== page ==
Skip to main content

‘Tackling Addiction Stigma by Working with the Media’ panel to discuss approaches to improving community journalism

panel discussion graphic

Reporting on Addiction, a collaborative project of the Opioid Policy Institute and 100 Days in Appalachia, will host a discussion about the intersection of addiction stigma, discrimination and the media today (Sept. 13) at 7 p.m. as part of its Recovery Month launch.   

“Tackling Addiction Stigma by Working with the Media,” held on Zoom, will evaluate the responsibility of journalists, both local and national, when reporting on addiction and the real-world impacts that reporting has in the communities they cover, such as decreased access to addiction treatment and an increase in discrimination against people who use drugs. Panelists will also discuss the ways communities can respond and overcome that stigma, starting with improving the ways journalists report on addiction, as well as the resources that are currently available.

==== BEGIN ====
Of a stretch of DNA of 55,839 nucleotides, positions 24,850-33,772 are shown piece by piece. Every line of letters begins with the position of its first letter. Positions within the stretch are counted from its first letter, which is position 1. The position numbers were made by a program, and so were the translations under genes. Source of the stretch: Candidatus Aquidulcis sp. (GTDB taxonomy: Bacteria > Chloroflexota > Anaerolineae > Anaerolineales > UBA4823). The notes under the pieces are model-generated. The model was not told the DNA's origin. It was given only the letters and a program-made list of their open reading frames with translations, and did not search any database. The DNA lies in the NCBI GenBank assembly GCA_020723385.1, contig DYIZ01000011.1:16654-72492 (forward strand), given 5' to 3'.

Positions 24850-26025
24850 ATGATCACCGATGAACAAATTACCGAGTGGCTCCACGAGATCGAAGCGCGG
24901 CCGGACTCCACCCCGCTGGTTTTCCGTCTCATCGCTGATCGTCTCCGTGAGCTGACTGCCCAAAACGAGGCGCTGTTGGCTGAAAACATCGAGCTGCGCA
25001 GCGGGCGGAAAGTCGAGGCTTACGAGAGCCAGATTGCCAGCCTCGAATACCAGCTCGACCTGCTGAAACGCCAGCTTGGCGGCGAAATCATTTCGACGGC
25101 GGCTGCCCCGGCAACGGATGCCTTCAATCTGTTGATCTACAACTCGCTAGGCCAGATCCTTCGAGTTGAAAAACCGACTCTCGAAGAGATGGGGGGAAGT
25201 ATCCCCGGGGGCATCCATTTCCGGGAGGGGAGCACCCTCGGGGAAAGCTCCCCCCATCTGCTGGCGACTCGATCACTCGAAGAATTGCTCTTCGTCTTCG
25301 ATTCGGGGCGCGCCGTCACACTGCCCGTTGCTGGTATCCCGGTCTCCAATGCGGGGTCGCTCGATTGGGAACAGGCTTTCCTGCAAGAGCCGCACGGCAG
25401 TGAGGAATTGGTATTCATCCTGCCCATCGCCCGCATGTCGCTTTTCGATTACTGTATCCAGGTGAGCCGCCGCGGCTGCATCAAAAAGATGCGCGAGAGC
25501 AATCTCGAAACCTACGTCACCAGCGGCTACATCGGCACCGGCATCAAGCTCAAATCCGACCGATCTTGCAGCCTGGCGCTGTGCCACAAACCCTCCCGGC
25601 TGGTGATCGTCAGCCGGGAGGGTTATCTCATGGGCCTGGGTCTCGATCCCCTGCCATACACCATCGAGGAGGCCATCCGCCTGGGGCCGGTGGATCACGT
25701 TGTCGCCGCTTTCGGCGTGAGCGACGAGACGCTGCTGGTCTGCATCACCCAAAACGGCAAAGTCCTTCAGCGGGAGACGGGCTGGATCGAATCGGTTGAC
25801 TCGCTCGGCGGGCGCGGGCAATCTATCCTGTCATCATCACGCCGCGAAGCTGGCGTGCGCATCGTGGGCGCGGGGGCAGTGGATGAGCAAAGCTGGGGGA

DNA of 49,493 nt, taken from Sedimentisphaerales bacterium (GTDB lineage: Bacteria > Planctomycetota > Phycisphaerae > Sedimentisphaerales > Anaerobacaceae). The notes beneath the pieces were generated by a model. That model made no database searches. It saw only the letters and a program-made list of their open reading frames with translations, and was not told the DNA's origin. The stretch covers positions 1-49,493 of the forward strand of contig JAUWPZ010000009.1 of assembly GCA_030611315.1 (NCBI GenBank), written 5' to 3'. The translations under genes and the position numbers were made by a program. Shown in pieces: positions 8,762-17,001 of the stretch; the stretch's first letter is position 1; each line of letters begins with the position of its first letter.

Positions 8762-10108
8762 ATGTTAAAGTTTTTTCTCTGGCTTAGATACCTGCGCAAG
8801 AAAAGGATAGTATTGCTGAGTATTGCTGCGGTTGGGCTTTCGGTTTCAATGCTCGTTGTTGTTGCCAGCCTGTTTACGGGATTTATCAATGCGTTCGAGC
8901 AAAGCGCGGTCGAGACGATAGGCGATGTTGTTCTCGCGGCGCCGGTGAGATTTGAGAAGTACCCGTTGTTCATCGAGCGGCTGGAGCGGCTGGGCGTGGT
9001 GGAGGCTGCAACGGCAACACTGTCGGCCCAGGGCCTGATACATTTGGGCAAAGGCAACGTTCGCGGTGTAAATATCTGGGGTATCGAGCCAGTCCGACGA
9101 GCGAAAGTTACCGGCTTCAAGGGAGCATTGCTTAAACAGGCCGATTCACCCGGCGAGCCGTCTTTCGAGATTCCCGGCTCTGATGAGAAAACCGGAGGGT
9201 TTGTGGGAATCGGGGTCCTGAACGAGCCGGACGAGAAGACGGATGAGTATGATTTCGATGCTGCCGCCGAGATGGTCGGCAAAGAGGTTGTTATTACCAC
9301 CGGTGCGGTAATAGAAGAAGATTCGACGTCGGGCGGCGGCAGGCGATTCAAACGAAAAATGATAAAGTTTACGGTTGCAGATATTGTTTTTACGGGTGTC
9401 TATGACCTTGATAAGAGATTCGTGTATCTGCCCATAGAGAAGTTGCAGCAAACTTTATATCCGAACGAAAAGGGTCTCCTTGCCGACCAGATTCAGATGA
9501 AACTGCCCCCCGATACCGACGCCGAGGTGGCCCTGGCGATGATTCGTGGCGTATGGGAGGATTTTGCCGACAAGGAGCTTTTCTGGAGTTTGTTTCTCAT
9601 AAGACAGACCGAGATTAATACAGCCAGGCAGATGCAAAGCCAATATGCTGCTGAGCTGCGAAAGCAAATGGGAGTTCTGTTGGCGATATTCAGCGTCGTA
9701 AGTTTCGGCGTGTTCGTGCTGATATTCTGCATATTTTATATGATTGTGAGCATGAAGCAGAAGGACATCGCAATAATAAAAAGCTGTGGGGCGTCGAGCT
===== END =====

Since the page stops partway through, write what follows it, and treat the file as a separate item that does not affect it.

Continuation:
The discussion will be moderated by Reporting on Addiction co-founders Jonathan JK Stoltman, director of the Opioid Policy Institute, and Ashton Marra, teaching assistant professor in the Reed College of Media and executive editor at 100 Days in Appalachia. 

Panelists include: 

  • Abby Spears, outreach and policy coordinator at River Valley Organizing, a multi-racial, multicultural working-class organization that radically builds community throughout the Ohio River Valley.

  • Caity Coyne, a health reporter at the Charleston-Gazette Mail.

  • Laura Lander, associate professor, Rockefeller Neuroscience Institute’s Department of Behavioral Medicine and Psychiatry.

  • Carlos Blanco, director of the Division of Epidemiology, Services and Prevention Research at the National Institute on Drug Abuse, a component of the National Institute of Health. 

Register for the discussion.

Reporting on Addiction is a newly launched, collaborative project that provides free, evidence-based resources to journalists that report on addiction with the goal of decreasing the stigma and discrimination present in the media’s addiction coverage.